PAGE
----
Jobs for foreign workers exist in abundance. At all levels of society, there is a great need for their labor. Much of the market, though, is unregulated and under the table. Only a small portion of it is legal. However, because of the prevalence of under the table work in society, most operations remain unmolested by immigration and tax officials. There is a general laxness in enforcement due to the great help these jobs are to the economy.
There are many who seek foreign workers, from individuals to corporations. They often find in these foreigners things they cannot in the domestic population. One of the these is skills. Often, foreigners may hold certain skill sets that are not readily available in the population at hand, due to shortage or other reasons. One common case is that of language. Many times, there are languages in need in the market place that are basically unknown in this country, at least in the workplace. Technical skills are another example. Teaching is very commonplace as well, meaning bringing in workers with knowledge sets to teach.
In these cases, businesses often find it easy to offer foreigners work, legally, because they have a strong justification for not dipping into the domestic work pool. Otherwise, labor laws, either directly or indirectly, require employers to employ within the borders. Only strong justifications, such as shortage of skilled workers, allows employers to legally employ foreigners.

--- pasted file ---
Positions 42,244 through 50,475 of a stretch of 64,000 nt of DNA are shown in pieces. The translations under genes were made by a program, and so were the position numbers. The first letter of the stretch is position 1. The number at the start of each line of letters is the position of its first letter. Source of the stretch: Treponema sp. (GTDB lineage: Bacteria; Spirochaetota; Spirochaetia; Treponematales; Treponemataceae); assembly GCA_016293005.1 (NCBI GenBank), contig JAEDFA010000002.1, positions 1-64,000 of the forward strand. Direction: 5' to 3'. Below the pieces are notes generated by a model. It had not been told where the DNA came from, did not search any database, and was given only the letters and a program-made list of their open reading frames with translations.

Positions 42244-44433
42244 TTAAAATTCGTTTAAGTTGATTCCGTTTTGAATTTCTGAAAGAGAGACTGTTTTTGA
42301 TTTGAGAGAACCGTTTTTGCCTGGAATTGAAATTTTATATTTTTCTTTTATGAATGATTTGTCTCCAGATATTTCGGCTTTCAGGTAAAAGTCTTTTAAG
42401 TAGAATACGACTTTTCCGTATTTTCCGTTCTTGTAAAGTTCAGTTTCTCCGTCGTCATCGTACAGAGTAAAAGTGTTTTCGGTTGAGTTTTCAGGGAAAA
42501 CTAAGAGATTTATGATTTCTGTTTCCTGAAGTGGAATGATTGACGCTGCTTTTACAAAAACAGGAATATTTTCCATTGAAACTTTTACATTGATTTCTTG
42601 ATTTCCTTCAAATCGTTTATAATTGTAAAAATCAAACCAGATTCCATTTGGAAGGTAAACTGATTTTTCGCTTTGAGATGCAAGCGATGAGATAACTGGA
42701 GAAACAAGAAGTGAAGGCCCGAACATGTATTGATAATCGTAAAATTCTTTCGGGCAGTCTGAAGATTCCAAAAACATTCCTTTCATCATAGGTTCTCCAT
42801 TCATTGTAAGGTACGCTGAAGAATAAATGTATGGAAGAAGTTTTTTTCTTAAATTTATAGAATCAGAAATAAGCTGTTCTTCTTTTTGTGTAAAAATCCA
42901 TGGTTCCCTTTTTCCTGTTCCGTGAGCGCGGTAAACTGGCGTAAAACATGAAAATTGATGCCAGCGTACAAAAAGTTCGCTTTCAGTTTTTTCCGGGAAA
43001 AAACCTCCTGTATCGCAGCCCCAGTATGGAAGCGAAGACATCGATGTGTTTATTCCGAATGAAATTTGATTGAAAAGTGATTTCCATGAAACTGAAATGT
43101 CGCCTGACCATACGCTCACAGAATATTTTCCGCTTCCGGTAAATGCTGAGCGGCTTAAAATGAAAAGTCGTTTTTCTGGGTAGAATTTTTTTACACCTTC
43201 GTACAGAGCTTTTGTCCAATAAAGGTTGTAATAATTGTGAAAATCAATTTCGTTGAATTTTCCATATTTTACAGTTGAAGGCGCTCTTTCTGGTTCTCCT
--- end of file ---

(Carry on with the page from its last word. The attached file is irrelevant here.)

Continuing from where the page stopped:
For under the table work, which is often a mix of skilled and non-skilled labor, employers easily find an almost endless supply of workers willing to do an array of tasks. They range from construction to childcare. Although many of them are unskilled, there are many skilled tasks that can be had under the table.
There are laws and regulations that prohibit under the table work for foreigners. They include tax and immigration laws, as well as labor codes. The authorities to enforce these exist at every level of government, depending on the particular violation and its jurisdiction.
However, because this type of work is so common throughout almost every facet of society, under the table employers enjoy a relative police free operation. Yes, there are cases of prosecution for immigration and labor violations. However, the number of cases proportionately is very low to the known amount of under the table work. No one knows the true amount of under the table work in the US. However, if this number were known, it would eclipse the number of prosecutions, making them almost nil.
Foreign workers look for work outside of their countries for many reasons. The main reason is for better job markets with better pay. Many of these workers come from countries with very bad economies. They find it impossible to locate employment that is worth their knowledge and skills, if they can find it at all. There are, however, other reasons these laborers may be searching for foreign work, such as lifestyle change or even fleeing of labor persecution.
Jobs for foreign workers are in abundance. They are accepted in society to such an extent, that even under the table work is informally permitted to a large extent. Neither society nor the authorities are going to completely be against it.